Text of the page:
So I hit a landmark occasion over the weekend and can now claim that I am a half-century in age. Wow . . . when you word it that way, it makes one sound rather old. ;) And since I seem to be approaching AARP mode, I feel it's only natural that I wax eloquently about some of the changes I've observed during my loooonnngg years in this mortal existence, especially as a writer.
First of all, despite what my children may think, we did have access to items like books when I was a kid. ;) Parchment documents were before my time. The big change here would be a subject matter that has been discussed lately on this blog: the advent of items like the Kindle or Nook. Books are now available in a computer format for easy download on these devices. Gone are the days when one could browse happily in the bosom of a favorite bookstore. Now most books (Hardbound editions are still available) can be purchased online, or in larger bookstore chains that are surviving the impact of E-Books.
While I'm enthralled with the idea of possessing an E-book reader that contains an unlimited library of books that can be carried around in one's purse, I will still want my old-fashioned books. In fact, to honor my noteworthy birthday this year, my kids got together and created a new library for me near the family room of our home, complete with brand new bookshelves. They are already filled with my collection of books, and most are organized into specific genres. I'm calling this my Kindle, the home edition. ;)
Another change: keyboarding had an entirely different meaning when I was in high school. It meant spending an hour in typing class every day, learning how to use an electric typewriter. In college, I enhanced this skill by taking advanced typing classes, figuring this knowledge could help me secure gainful employment. And those skills have come in handy with the career that developed in the writing world, so all of that training was not a waste of time. I can type faster than any of my kids, and they are impressed with my dexterity.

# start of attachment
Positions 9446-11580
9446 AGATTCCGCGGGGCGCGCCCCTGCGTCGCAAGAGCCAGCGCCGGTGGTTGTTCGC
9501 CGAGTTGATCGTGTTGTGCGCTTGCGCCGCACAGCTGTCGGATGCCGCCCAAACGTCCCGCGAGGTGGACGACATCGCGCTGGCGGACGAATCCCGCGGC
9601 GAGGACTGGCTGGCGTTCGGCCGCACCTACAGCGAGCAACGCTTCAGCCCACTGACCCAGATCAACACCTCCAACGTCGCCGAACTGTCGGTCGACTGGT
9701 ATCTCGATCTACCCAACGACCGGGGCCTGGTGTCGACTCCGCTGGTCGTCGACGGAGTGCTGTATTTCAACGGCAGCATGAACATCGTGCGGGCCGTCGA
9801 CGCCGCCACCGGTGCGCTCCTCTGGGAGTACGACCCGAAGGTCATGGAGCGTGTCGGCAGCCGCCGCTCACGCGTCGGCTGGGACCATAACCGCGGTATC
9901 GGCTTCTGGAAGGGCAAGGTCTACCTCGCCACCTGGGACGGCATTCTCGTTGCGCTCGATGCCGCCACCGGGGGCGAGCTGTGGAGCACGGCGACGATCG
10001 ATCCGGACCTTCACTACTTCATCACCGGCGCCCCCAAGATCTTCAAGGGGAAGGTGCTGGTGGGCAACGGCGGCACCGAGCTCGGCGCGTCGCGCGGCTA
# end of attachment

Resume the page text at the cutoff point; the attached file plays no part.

My first manuscript was composed on a sleek electric typewriter that was top of the line in its day. While it was impressive and even possessed a small memory capacity, if I decided to make any changes in a chapter, it meant retyping the entire thing. Let's just say that I was thrilled with my first computer, and the word processor it contained. This advancing technology has made that aspect of writing much easier. My current best friend: a nifty new laptop my husband bought for me last year. It uses Windows 7 and possesses more memory that I seem to have at the moment. =D
Back in the day, research for my books meant a series of interviews, hours spent at the local library, and traveling about the countryside. I still travel about the countryside when researching a setting for a book, but I use the internet to research details I can find at the click of a button. Instead of seeking out an expert mechanic to learn how to use the latest jack while changing a tire, I can use a Google search to find out the same information in much less time. I also cheat these days and tend to use an online dictionary and thesaurus. It saves time, and often comes up with more meanings or synonyms than I can find in my worn reference books in my new library downstairs.
Selling books these days is very different. My first book was published in 1994. To get word out, it meant advertising in newspapers, radio interviews, and booksignings. Booksignings still exist, and advertising compliments of newspapers and interviews still take place, but most of that can be done once again, compliments of the internet. Most newspapers and radio stations are available online. Utilizing items like Facebook, Twitter, Blogger, and online groups like the ForeverFriends Readers' list, grants access to an untold audience.
All in all, there have been many good changes during the past few years. While I will always treasure old-fashioned items like my books, I am impressed with the technology that in my opinion, has made it much easier to write.
Welcome to Crane-ium: thoughts, poetry, lyrics & photography of Cheri J. Crane
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